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Life-saving Equipment in Leeds City Centre

24 January 2018

A new public access defibrillator has been installed in Call Lane, Leeds, following the successful resuscitation of a father-of-three.

Fifty-four-year-old David Bryant collapsed in cardiac arrest in Oporto in August last year and was saved by ambulance and bar staff.

Leeds Paramedic Richard Bentley, who was first on scene, was later approached by Oporto staff who asked about the possibility of having a defibrillator installed on the busy city centre street.

Business Against Crime in Leeds (BACIL) has kindly funded the life-saving kit which is located in a secure cabinet outside The Backroom so it can be accessed by members of the public in the event of someone suffering a cardiac arrest.

Richard said: “The staff at Oporto worked brilliantly with me when the patient suffered a cardiac arrest there last year, including helping with cardiopulmonary resuscitation (CPR) so I could provide advanced skills to help improve his outcome. Following the incident, they were keen to have a defibrillator installed on Call Lane which has now happened thanks to a generous donation from BACIL. The life-saving equipment will help to improve the chances of survival for anyone who may suffer a cardiac arrest in the vicinity.”

The defibrillator is a portable device that can be used by a member of the public to help restart the heart when someone has a cardiac arrest. For every minute that passes without defibrillation and CPR, chances of survival decrease by around ten per cent.

Yorkshire Ambulance Service will be providing familiarisation training for Call Lane bar and door staff, as well as Street Angels and members of the neighbourhood police team, over the next few weeks.

Sean Walker, BACIL Manager, said: "We are delighted to fund the purchase of a defibrillator for Call Lane.  People's safety and welfare are of paramount importance to BACIL and having this life-saving piece of equipment, at the very heart of one of the busiest areas in Leeds, is a tremendous asset.  It means that, should the need arise, emergency treatment could be given immediately at the scene.  This will bring peace of mind to the staff who work in the dozens of bars around the Call Lane area and it may one day save someone's life.  I'd also like to thank the Yorkshire Ambulance Service for all the training and support they've given."

David, a primary school headteacher who lives in Enfield, was visiting family in Leeds when he suffered the ultimate medical emergency. After being successfully resuscitated, he was taken to Leeds General Infirmary where he had two stents fitted and has now made a full recovery.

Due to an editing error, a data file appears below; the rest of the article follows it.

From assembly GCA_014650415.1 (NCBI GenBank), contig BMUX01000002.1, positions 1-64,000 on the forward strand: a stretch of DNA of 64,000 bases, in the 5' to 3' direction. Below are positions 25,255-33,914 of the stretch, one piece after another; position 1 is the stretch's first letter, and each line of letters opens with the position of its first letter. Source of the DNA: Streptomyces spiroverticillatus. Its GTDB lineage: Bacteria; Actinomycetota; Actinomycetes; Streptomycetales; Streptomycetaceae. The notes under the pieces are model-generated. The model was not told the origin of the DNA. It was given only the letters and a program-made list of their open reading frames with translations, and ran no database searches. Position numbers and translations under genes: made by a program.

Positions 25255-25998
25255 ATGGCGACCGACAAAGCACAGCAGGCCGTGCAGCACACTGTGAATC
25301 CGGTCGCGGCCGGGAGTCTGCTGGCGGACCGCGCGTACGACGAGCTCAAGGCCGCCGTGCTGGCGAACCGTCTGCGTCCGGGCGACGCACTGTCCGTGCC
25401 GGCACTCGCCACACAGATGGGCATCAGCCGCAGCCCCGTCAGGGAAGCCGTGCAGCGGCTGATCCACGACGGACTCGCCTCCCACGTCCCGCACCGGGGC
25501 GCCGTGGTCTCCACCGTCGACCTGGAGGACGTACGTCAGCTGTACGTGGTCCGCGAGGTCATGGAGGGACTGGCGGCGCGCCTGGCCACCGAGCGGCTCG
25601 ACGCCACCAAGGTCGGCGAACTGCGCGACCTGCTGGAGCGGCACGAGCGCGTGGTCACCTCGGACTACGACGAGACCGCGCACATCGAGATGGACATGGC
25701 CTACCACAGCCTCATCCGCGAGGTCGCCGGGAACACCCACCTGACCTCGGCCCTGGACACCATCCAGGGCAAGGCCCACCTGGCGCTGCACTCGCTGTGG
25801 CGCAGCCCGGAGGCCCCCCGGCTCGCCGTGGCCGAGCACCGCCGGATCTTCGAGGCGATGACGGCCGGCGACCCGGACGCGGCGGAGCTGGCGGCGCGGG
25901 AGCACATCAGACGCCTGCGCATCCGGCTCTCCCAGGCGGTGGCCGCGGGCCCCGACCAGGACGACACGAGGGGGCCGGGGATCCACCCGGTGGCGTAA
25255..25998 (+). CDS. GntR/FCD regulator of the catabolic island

He said: “I will be eternally grateful to the amazing Yorkshire Ambulance Service and wonderful staff at Oporto who saved my life in August 2017. The vast majority of people who suffer sudden cardiac arrest outside of medical settings do not survive, but because of their swift and skilled intervention I was able to leave hospital in little over a week and return to work by November. Every single day I spend with my children, family and friends is a tribute to their efforts and I am delighted to learn that a defibrillator has been installed on Call Lane to give other people the second chance that I have had.”

Ross Millar, Manager at Oporto, said: “You never really think about these situations until they happen and we were very lucky to have a good level of first aid training throughout the team which helped us to respond quickly and help the ambulance service.

“I’m very proud of how everybody reacted that night and the new defibrillator on Call Lane will be of massive benefit should another of these situations arise.”

At the launch of the new defibrillator, from left, Tony Kaye from BACIL, Paramedic Richard Bentley, Community Defibrillation Officer Dave Jones, Sean Walker from BACIL and Jon Hancock from The Backroom.

ENDS

Notes to Editor:
1. Yorkshire Ambulance Service NHS Trust covers almost 6,000 square miles of varied terrain from isolated moors and dales to urban areas, coastline and inner cities and provides 24-hour emergency and healthcare services to a population of more than five million people. The organisation receives an average of 2,450 emergency and routine calls per day and employs over 5,000 staff.

The Patient Transport Service made over one million journeys in 2016-17 transporting patients to and from hospital and treatment centre appointments. The Trust’s NHS 111 service helped 1.5 million patients across Yorkshire and the Humber, Bassetlaw, North Lincolnshire and North East Lincolnshire during 2016-17.

Issued by the Yorkshire Ambulance Service Press Office

Produced By: Corporate Communications Department